It is disconcerting and dangerous when peer-directed support groups, self-proclaimed grief gurus and even credentialed professionals still refer to this theory. In a recent episode of the Ask Doctor Death podcast, Dr. Terri Daniel explains why the stage theory is still so present in our culture despite a steady stream of criticism in academia and countless commentaries on the why it should not be used in bereavement counseling. This content is part of a soon-to-be-published paper on The Stubborn Persistence of Grief Stage Theories. LISTEN HERE

America's Evolving Religious Landscape


Forty-five percent of Americans believe the U.S. should be a “Christian nation,” one of several striking findings from a sweeping new Pew Research Center survey examining Christian nationalism. But researchers say respondents differed greatly when it came to outlining what a Christian nation should look like, suggesting a wide spectrum of beliefs. READ MORE...


Ryan Burge is a political scientist at Eastern Illinois University, but he’s also a Baptist minister. For him, questions about the growth of nonreligion aren’t just theoretical. They’re personal too. During the decade or so he was finishing his academic training and starting a family, he saw membership at the small congregation he was pastoring drop by half. READ MORE...

Introducing Grief 2 Growth with Brian Smith!

If you haven't yet discovered Brian's Grief 2 Growth podcast, please drop by and listen when you have a minute. Brian is an exceptional interviewer, and has recorded programs with some of the most interesting people in the fields of death and afterlife studies. Recently he interviewed Terri Daniel on a wide variety of topics, from hospice and bereavement work to mysticism and spirituality. LISTEN HERE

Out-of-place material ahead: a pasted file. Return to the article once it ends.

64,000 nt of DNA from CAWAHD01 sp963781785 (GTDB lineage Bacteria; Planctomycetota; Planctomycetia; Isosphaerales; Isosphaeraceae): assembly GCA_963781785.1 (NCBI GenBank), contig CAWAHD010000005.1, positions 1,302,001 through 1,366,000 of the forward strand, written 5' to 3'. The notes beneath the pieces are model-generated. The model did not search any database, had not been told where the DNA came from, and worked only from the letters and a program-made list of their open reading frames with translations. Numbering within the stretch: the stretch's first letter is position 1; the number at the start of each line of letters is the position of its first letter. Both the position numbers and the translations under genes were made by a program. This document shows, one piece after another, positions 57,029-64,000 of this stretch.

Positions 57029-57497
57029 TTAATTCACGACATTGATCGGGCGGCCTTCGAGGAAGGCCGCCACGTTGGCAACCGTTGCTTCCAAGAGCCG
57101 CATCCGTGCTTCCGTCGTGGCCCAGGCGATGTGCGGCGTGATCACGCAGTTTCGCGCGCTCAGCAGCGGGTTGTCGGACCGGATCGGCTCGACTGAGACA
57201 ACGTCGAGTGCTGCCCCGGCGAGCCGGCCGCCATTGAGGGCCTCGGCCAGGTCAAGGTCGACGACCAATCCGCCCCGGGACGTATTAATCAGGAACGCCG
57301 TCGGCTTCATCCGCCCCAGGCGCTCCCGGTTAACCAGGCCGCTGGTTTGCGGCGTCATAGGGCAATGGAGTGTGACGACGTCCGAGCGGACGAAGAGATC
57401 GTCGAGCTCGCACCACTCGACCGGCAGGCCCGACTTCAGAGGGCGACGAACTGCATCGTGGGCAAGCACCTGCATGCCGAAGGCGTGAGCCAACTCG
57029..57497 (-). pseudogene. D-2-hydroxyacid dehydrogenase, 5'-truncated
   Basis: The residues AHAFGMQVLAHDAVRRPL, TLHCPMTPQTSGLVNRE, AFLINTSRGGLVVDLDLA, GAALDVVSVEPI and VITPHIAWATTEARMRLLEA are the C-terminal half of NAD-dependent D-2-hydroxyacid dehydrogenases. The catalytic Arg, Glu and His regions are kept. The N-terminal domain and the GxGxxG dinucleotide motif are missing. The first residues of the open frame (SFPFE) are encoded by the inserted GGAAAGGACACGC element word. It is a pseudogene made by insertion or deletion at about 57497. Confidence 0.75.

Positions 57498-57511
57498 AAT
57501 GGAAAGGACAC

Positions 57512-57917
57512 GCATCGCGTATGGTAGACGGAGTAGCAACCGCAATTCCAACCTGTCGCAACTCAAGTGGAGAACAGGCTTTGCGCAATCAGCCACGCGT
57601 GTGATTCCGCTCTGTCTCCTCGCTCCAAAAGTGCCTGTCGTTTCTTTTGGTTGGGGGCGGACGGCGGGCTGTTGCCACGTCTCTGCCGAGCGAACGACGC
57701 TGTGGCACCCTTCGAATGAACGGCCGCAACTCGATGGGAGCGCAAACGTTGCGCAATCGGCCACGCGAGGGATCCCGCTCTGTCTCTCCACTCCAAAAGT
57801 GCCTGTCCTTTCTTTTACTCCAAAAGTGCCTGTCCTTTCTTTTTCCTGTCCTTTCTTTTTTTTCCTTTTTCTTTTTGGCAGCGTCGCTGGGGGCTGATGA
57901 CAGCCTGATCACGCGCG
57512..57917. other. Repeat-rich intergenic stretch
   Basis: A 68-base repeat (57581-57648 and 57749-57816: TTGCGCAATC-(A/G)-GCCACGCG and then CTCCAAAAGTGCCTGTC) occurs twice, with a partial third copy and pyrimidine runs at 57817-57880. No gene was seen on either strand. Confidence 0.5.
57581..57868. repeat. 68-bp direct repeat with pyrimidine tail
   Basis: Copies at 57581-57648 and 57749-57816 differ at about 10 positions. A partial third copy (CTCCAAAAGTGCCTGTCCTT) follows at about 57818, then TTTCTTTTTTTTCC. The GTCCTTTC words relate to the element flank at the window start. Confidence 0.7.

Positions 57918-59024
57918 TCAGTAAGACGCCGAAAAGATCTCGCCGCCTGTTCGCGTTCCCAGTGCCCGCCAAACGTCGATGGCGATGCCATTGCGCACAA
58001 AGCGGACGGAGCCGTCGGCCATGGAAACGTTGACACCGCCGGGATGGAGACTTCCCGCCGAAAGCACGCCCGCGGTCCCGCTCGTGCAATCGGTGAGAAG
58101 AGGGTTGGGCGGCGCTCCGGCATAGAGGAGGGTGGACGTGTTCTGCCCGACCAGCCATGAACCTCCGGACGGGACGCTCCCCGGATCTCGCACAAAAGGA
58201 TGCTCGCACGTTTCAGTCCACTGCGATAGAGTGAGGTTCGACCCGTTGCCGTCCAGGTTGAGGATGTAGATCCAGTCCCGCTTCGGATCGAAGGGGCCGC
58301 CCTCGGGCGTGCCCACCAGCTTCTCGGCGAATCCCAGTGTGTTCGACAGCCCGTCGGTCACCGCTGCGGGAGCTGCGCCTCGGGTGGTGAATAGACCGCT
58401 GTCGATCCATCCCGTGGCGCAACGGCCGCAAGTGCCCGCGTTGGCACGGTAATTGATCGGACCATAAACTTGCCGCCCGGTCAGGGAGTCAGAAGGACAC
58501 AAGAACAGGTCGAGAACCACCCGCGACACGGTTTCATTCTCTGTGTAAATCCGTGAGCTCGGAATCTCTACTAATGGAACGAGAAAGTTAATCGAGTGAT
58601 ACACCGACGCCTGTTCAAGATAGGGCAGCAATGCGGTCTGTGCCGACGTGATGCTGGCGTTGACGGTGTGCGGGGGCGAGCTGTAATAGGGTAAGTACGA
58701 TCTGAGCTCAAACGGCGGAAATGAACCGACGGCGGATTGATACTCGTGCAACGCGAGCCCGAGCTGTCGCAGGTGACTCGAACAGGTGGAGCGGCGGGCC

Bereavement Research Project

Dr. Jessica Thomas, a professor and grief educator, has researched and developed a mindful photography and journal writing practice for processing grief. She is looking for individuals who would be interested in contributing to a forthcoming publication on this topic. Please apply if you:

(1) Want to revisit a place of meaning in connection with a dead loved one.  

(2) Are anticipating the loss of a pet or recently lost a pet. 

(3) Are living with a terminal illness. 

If you or someone you know might be interested, email Dr. Thomas HERE.

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. PRN Social Worker

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If you or anyone you know is interested, please email


Six CE Credit Hours!

Cultivating Radical Resilience:

An Online Workshop

Feb. 18. 2023 

The third annual Symposium on Death and Bereavement Studies presents a unique online seminar in which you'll work interactively with some of today's most respected leaders in the field. Six CE credit hours available!

Join us for a day of unique content, experiential processes and interactive group exercises covering critical issues in bereavement not generally addressed in traditional counseling or support group settings.  DETAILS HERE

Symposium Presenters

Terri Daniel, DMin, CT, CCTP

Rituals for Healing

and Restoration

Ken Doka, PhD

Resilience: A Socio-Ecological Framework 

Lucy Hone PhD:

Resilient Grieving:

Findings from Psychology 

Robert Neimeyer, PhD

Loss and the

Quest for Meaning

Rev. Caffie Risher

Resilience in

the BIPOC Community 

Panel Discussion

with Presenters

The Road to Resilience 


Our 2023 Conference will be Virtual Next Year.

Save the Dates!

Plans are in the works for our 2023 conference, and we'll be virtual this year. We've already got some fantastic speakers lined up, and will send you a link to the updated website as soon as more details are confirmed. In the meantime, please mark your calendar for July 8 and 9, 2023. CE credits will be available for live attendance. 

If you'd like to watch the video recordings of this year's conference, you can find them HERE.  

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Death, Grief and Belief Facebook Group